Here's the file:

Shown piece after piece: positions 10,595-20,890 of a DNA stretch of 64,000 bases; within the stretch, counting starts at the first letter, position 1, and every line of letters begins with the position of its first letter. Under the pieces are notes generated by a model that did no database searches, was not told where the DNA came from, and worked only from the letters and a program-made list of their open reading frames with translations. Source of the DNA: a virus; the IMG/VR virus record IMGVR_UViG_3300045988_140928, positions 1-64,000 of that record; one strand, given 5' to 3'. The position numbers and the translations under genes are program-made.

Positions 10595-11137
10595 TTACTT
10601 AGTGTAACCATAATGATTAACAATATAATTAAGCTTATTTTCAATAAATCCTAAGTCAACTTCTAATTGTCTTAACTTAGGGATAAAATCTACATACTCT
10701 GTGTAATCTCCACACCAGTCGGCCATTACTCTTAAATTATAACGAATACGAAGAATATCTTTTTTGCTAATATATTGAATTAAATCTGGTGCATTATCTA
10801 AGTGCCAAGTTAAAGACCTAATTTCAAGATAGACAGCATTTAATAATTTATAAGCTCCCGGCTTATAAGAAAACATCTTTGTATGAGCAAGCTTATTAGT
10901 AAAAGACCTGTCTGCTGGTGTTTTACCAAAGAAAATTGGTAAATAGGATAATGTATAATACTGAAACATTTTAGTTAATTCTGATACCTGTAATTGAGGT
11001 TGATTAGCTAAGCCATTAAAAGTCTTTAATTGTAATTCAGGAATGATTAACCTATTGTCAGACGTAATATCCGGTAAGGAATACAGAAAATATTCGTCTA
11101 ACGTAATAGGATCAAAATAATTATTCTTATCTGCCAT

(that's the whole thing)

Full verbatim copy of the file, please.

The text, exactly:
Shown piece after piece: positions 10,595-20,890 of a DNA stretch of 64,000 bases; within the stretch, counting starts at the first letter, position 1, and every line of letters begins with the position of its first letter. Under the pieces are notes generated by a model that did no database searches, was not told where the DNA came from, and worked only from the letters and a program-made list of their open reading frames with translations. Source of the DNA: a virus; the IMG/VR virus record IMGVR_UViG_3300045988_140928, positions 1-64,000 of that record; one strand, given 5' to 3'. The position numbers and the translations under genes are program-made.

Positions 10595-11137
10595 TTACTT
10601 AGTGTAACCATAATGATTAACAATATAATTAAGCTTATTTTCAATAAATCCTAAGTCAACTTCTAATTGTCTTAACTTAGGGATAAAATCTACATACTCT
10701 GTGTAATCTCCACACCAGTCGGCCATTACTCTTAAATTATAACGAATACGAAGAATATCTTTTTTGCTAATATATTGAATTAAATCTGGTGCATTATCTA
10801 AGTGCCAAGTTAAAGACCTAATTTCAAGATAGACAGCATTTAATAATTTATAAGCTCCCGGCTTATAAGAAAACATCTTTGTATGAGCAAGCTTATTAGT
10901 AAAAGACCTGTCTGCTGGTGTTTTACCAAAGAAAATTGGTAAATAGGATAATGTATAATACTGAAACATTTTAGTTAATTCTGATACCTGTAATTGAGGT
11001 TGATTAGCTAAGCCATTAAAAGTCTTTAATTGTAATTCAGGAATGATTAACCTATTGTCAGACGTAATATCCGGTAAGGAATACAGAAAATATTCGTCTA
11101 ACGTAATAGGATCAAAATAATTATTCTTATCTGCCAT